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CA Man Charged with Soliciting Girl Online; Police Offer Safety Tips

Anne Arundel County Police are offering parents safety tips after charging a California man with sexually soliciting an area girl online.

Anne Arundel County Police are offering parents safety tips after charging a California man with sexually soliciting an area girl online. File|Patch
Anne Arundel County Police are offering parents safety tips after charging a California man with sexually soliciting an area girl online. File|Patch

A California man who carried on sexually explicit online conversations with a teenage girl in Anne Arundel County – and planned to fly to Maryland to meet the girl -- has been arrested.

Anne Arundel County Police said in a news release their investigation began when the father of the victim learned his daughter was communicating with a man. Through interviews and forensic examinations of electronic devices, detectives learned the man had been communicating with the girl for two years, starting when she was 13 years old.

During the conversations, the suspect solicited the child victim to send him sexually explicit videos and photographs, which she did.

Detectives learned the suspect was from California and was planning to fly to Maryland in early April to meet the victim. The suspect had booked a hotel room in the Annapolis area in order to have sex with the girl. The encounter between the suspect and the victim never happened because of the police investigation.

Police obtained an arrest warrant charging Murray Lee Chesak, 25, of Ontario, CA, with sexual solicitation of a minor. On May 28, the Anne Arundel County Police Child Abuse Unit coordinated the arrest of Chesak with authorities in California. He is currently incarcerated in the West Valley Detention Center in Rancho Cucamonga, CA, awaiting extradition to Anne Arundel County.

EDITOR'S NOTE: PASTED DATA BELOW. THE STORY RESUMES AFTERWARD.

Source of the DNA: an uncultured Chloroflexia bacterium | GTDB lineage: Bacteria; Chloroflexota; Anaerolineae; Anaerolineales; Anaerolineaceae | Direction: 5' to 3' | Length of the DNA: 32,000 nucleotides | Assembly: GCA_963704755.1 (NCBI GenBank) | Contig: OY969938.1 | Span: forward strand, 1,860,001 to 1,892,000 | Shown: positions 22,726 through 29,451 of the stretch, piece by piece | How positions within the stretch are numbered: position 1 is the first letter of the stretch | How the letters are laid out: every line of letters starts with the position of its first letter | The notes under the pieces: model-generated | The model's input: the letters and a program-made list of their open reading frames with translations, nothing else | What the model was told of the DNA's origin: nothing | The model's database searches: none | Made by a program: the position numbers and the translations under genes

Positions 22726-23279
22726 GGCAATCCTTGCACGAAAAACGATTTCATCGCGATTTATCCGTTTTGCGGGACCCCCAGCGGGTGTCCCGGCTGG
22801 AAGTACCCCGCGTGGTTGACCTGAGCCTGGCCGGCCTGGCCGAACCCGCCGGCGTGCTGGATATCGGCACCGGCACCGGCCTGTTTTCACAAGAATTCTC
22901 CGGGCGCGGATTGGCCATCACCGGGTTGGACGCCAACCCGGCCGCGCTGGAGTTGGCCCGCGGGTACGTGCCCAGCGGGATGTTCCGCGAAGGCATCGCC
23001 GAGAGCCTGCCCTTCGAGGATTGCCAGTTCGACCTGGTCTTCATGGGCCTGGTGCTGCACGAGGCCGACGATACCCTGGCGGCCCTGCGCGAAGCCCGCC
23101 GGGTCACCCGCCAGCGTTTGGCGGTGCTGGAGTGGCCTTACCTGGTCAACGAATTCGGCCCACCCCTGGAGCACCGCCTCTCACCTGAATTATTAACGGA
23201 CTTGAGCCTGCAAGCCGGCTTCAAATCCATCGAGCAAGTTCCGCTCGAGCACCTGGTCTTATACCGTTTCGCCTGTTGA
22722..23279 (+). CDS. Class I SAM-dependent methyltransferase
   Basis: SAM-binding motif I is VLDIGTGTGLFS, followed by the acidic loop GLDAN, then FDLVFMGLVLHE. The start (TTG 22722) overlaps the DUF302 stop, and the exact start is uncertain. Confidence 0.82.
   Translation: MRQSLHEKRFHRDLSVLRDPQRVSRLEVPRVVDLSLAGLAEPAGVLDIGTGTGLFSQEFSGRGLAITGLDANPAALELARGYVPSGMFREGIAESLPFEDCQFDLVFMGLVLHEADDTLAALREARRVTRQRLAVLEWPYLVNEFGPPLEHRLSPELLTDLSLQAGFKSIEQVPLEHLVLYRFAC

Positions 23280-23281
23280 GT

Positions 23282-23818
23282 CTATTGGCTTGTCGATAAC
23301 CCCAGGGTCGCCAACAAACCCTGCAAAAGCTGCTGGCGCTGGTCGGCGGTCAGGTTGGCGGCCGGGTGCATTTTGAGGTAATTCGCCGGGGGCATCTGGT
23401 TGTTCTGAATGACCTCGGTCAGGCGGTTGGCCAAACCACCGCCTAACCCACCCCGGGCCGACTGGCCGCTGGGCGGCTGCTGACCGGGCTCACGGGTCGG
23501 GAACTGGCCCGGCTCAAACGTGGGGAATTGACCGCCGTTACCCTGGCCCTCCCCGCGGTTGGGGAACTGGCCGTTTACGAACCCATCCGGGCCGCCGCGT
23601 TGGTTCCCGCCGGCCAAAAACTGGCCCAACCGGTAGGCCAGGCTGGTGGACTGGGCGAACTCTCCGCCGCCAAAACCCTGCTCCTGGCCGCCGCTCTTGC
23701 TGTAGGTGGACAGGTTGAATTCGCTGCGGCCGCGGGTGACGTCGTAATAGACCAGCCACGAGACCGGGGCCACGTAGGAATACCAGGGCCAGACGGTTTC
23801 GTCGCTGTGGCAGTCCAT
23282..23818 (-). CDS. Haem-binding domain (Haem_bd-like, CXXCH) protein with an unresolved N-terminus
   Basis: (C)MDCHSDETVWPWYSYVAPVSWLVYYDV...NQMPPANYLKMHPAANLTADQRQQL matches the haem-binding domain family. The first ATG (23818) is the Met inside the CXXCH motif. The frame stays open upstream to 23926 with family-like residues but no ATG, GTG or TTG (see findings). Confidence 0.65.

Online safety tips for kids

Police offer these Internet safety tips to families: 

  • Make sure your child’s computer is placed in a family area.
  • Make sure your child’s IM screen name doesn’t reveal any identifying information about a child especially things like a name, age, location, year of birth, school name, and year of graduation as Internet predators often use screen names to select their potential targets.
  • If you don’t know how to work a computer, have your child show you how. Tell them to show you which sites are some good informational sites, and where they surf the web. 
  • Ask your child if they have pictures on their Facebook page or on other social media sites.
  • Tell your child to remove all pictures and personal information (address, school, age, etc.) or have them set their account to private. For teens, setting their account to private will allow them to keep their web page without soliciting personal information. If set to private, only their friends can see their profile. Also make sure that people on their friends list are only friends they have met and are close with. 
Polly June 09, 2014 at 06:33 AM
Parents today seem to be way to busy with so many things and parenting keeps getting pushed to the bottom of the list. And we wonder why things don't seem to be getting better. We have kids with guns where life has no value, online sexcapades, mass shootings, etc. So very sad.

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